But that's how our officials see people - low skill, high skill, low class, high class, moneyed class, foreigner, moneyed foreigners, maid-master/madam-servants, temporary foreign workers (whose job is to provide for locals - build its houses. feed them, ensure that they continue to lead a comfortable life, etc.) And alas, national policies are an outgrowth of these prejudices and biases, are they not? It is no wonder that the government appears to have created a chasm between itself and the people. This stratification reminds one of the labourers who are beholden to the rich gentry, the landowners, and the capitalists for their livelihood in a bygone era - a point that Mr Iswaran, and probably Dr Balakhrishnan, seem to have been at pains to point out in Parliament last week. Nothing really ever changes, does it? The thesis, anti-thesis which must then give way to a new synthesis. Has the PAP become the unfeeling thesis of the day that is crying out for an anti-thesis? Hopefully, we are more enlightened by virtue of the fact that we have received so much education. But above all, we need to stay humble, As some wise people have said, it doesn't matter how good the policy is, how visionary, how well-meaning nor how enlightened it is.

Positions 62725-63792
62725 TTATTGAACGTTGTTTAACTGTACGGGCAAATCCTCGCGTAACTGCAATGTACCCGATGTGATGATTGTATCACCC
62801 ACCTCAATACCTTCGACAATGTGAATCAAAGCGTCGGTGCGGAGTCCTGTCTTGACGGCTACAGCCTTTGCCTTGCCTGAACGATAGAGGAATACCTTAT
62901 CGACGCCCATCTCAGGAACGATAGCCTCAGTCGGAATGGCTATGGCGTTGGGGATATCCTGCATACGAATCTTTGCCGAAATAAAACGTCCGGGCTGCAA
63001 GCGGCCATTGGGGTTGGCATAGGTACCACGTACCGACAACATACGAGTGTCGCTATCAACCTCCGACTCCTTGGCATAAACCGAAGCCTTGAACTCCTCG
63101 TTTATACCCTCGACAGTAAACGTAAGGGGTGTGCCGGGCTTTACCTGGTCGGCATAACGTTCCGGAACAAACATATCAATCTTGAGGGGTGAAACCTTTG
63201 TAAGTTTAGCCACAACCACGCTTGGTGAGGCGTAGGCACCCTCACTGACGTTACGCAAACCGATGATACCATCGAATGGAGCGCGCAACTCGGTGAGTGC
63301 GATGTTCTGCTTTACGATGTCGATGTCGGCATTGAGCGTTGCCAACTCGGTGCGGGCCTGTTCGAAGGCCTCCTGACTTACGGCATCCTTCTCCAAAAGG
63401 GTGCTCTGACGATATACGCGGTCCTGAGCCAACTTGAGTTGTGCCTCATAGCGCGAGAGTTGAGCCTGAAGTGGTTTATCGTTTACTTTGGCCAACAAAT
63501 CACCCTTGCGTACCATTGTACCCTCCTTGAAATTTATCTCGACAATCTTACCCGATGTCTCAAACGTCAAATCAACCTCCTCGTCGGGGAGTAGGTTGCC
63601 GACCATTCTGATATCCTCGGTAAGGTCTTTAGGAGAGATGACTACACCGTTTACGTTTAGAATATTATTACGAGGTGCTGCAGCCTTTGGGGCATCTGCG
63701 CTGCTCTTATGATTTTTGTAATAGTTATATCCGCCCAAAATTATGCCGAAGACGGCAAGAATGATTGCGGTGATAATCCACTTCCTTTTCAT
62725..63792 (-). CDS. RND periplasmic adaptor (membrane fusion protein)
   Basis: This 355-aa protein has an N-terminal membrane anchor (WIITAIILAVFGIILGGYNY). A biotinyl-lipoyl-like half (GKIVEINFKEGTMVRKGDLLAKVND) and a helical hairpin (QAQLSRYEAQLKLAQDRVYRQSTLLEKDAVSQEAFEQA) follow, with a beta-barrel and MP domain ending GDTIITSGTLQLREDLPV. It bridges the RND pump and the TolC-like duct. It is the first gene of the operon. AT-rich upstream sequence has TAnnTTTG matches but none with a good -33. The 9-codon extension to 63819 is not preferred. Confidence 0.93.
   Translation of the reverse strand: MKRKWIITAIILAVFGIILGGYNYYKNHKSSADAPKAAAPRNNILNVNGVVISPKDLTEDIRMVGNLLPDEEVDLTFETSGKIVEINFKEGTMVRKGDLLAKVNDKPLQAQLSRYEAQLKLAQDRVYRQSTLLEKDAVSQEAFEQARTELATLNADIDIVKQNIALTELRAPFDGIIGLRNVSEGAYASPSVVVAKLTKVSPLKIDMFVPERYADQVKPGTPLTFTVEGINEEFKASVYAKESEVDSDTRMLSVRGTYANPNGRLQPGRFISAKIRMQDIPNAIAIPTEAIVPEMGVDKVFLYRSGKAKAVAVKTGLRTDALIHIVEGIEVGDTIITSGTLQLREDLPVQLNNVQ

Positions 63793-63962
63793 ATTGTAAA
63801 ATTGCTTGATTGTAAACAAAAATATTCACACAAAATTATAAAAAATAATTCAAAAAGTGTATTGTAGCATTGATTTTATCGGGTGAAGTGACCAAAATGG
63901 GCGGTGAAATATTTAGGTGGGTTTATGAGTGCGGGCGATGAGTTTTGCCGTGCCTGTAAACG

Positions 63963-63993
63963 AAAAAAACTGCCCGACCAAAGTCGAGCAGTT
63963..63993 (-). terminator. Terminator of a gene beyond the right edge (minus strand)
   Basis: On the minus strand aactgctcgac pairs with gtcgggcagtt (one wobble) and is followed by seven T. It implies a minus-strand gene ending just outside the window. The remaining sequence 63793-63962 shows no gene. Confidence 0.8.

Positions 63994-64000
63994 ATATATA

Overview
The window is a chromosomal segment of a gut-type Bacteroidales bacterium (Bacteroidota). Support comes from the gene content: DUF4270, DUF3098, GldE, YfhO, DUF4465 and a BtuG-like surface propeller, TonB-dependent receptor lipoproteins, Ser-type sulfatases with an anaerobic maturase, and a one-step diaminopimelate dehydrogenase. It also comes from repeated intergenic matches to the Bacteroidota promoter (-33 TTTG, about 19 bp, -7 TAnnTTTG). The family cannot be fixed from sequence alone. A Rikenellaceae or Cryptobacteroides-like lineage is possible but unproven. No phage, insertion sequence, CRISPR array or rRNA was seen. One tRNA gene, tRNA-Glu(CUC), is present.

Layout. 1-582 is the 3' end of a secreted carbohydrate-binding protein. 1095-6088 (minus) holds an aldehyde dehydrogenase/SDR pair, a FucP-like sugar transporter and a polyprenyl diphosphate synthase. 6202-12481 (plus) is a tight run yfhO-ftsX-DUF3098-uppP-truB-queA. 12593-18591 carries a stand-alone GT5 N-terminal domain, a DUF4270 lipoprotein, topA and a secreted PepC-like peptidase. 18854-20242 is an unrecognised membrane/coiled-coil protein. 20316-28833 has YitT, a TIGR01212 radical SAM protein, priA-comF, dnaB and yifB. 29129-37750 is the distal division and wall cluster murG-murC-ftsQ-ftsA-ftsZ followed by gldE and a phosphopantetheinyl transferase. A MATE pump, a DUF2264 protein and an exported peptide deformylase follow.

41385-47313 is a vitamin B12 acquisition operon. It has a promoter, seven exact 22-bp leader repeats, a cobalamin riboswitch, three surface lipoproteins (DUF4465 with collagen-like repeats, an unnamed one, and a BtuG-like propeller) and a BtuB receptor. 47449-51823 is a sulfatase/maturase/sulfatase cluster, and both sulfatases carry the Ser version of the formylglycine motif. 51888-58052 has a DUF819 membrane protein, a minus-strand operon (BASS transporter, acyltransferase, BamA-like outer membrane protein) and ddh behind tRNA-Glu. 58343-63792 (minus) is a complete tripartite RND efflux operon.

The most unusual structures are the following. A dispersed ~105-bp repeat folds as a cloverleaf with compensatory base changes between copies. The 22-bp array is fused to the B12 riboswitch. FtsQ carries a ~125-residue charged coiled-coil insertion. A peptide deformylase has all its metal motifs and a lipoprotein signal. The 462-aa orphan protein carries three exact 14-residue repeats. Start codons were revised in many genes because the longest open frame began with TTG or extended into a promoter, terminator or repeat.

The important thing is that it be communicated well such that people will want to fall over each other to get in line (ok so I exaggerate) to give it their self-serving support, but support nevertheless. In this the sitting government has failed miserably, and at great political costs.

Saturday, February 09, 2013


As expected, the much debated Whitepaper on Singapore's future population growth (Population White Paper: A Sustainable Population for a Dynamic Singapore) was passed in Parliament yesterday. What else can you expect when the PAP has more than a two-thirds majority of seats in Parliament. Of course, the Opposition Workers' Party (WP) voted against it. But more significantly, 3 of the 4 Nominated MPs voted against it too, and the other one didn't express support either way.